Saturday, November 13, 2010

Losing Tunisia

It's been nine months since I returned from Tunisia on Valentine's Day.

My tube of harissa that I transported back in a quart-sized Ziploc bag is nearly empty, as I scrape its mouth for any remaining bits of hot, sweet pepper paste.

Though I haven't washed it, my gray glittery scarf no longer smells of the hotel soap whose scent prevailed throughout my trip. It broke my heart to launder my light gray waffle-knit top that I wore to keep warm in Tunisia's unseasonably cold weather, but I'd already stretched it for a couple weeks and it really needed to be washed.

I try eating hummus, eggplant, tabil spice, and eggs, but in the context of Queens, even in a very Middle Eastern neighborhood just off of Steinway Street, I'm losing my reminders, the authenticity of the experience I had for only eight days nine months ago.

I'm not one to buy trinkets or other souvenirs, and I managed to resist even the cage des oiseaux that I admired in Monastir and whose white-and-blue versions were so prevalent in Sidi Bou Said. So all that I have now are my memories, jogged by my photos, and the diary entries that have contributed to a travel memoir I hope to one day publish.

When I returned from Tunisia in February, I couldn't wait to go back. I thought I would have gone back by now, perhaps during the summer music festival season in August. Surely I would have had a job by now in order to afford another trip. Surely I would have gotten a job in Tunisia that would have relocated me there. Surely someone would have found a way to bring me back, to see me again, to complete the transformation and absorption that began when I was 35 pounds heavier and dozens of dates lonelier.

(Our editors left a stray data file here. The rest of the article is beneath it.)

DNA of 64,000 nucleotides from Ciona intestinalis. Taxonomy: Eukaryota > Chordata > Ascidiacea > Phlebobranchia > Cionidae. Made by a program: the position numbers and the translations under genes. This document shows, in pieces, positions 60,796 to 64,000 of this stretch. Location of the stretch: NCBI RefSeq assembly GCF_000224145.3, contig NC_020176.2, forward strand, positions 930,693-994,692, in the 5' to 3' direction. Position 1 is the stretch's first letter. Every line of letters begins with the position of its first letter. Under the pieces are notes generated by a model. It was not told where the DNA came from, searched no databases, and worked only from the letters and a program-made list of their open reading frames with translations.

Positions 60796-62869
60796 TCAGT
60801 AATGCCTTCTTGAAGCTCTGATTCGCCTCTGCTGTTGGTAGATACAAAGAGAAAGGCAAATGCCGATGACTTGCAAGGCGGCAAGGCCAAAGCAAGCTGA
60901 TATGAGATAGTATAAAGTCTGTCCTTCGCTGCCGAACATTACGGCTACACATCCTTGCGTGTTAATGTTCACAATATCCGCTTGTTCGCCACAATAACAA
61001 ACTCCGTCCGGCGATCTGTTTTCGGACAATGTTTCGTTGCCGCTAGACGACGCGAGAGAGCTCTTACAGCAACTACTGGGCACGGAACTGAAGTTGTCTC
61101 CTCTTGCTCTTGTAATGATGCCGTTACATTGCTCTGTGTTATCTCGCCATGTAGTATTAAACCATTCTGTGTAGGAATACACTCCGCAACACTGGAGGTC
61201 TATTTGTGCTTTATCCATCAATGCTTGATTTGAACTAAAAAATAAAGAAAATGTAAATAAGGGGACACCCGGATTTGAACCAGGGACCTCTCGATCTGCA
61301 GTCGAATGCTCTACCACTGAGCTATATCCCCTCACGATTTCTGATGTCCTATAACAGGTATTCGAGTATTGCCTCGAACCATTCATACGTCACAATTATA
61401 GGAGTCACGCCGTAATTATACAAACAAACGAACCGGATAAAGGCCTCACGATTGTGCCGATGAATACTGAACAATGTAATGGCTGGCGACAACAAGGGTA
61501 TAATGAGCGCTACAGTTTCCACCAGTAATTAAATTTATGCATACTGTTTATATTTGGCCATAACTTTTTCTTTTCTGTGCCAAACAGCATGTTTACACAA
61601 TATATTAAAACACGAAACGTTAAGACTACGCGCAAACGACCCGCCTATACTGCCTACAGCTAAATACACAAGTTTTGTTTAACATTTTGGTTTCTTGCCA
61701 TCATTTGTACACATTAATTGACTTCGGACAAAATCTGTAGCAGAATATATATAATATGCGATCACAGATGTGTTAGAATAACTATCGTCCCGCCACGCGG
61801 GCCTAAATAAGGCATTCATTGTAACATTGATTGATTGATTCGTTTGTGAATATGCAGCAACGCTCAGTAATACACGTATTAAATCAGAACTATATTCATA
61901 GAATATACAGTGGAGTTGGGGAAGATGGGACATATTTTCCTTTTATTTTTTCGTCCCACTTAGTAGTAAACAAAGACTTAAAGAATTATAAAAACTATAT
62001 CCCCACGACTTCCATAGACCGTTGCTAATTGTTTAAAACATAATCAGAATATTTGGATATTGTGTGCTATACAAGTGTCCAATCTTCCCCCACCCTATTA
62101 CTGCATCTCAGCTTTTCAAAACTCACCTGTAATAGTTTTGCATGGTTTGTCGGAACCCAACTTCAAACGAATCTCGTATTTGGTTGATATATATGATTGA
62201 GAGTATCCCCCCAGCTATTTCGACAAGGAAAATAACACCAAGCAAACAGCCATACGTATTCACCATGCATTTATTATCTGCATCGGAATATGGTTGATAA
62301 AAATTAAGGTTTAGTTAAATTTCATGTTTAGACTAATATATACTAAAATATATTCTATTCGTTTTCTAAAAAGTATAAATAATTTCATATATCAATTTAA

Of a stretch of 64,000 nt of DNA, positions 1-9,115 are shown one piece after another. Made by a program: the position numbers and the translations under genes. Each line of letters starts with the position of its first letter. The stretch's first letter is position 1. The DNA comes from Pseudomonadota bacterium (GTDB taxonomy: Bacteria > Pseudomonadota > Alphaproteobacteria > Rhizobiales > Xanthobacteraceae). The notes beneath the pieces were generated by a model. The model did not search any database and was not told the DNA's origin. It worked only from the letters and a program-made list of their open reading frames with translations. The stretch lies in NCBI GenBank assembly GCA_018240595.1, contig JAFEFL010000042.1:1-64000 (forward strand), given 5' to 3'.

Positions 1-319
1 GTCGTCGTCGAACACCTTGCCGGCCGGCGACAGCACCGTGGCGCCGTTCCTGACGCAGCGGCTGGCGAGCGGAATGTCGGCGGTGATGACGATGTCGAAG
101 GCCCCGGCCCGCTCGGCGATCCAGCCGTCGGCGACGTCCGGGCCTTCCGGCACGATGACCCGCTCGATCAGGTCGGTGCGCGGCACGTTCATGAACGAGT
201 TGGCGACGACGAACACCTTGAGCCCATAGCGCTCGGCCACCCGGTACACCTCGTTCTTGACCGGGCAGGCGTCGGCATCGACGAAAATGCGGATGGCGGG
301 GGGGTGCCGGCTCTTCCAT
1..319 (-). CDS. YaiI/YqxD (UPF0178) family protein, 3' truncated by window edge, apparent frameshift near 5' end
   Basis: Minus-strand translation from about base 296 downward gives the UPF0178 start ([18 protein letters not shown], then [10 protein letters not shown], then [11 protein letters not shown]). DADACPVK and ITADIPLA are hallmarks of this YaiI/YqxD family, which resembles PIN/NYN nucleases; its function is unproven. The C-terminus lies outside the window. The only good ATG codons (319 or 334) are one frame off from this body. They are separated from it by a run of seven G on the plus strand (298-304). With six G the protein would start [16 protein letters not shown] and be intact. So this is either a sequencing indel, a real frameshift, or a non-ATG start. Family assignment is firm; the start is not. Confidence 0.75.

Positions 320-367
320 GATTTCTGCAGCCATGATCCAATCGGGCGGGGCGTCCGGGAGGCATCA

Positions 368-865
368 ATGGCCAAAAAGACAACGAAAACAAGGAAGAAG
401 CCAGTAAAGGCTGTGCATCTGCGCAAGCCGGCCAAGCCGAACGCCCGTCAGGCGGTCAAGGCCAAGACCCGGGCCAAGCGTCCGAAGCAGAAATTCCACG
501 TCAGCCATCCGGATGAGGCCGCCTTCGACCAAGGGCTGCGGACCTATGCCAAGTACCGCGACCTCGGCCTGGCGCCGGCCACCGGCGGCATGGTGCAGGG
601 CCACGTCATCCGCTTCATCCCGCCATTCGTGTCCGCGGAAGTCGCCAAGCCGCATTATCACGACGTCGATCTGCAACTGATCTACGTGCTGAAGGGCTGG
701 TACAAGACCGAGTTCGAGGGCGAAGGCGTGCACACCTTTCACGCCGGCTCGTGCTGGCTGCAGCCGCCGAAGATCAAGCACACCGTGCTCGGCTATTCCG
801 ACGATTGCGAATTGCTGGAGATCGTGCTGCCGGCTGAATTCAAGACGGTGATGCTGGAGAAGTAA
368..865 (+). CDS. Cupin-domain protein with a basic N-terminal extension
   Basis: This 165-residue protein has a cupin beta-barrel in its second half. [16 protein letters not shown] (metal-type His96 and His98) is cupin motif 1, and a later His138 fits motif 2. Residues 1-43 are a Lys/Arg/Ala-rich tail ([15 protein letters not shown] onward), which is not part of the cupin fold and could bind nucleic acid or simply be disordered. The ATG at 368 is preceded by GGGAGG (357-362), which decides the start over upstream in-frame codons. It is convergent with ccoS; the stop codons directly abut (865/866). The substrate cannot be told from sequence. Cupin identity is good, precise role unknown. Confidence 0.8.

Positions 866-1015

There's a cafe down 30th Avenue from me called Harissa whose chalkboard menu lists some Tunisian (and Moroccan) specialties for lunch and dinner like brik, the fried triangle of dough that contains egg and tuna. I'm drawn to it every time I walk by, but I'm afraid to go, afraid the yolk won't be as runny, the pepper not as hot, and the coffee not as bitter.

But I wonder whether it's better to let my memories evolve on their own, as the distance between my past and my present grows ever wider, or to try to continue to reintroduce similar tastes and smells to my senses which approximate my past experience, but create a whole new context. Is it better to recreate Tunisia in New York in a manner that's close enough but not quite right, or to gradually lose Tunisia altogether?

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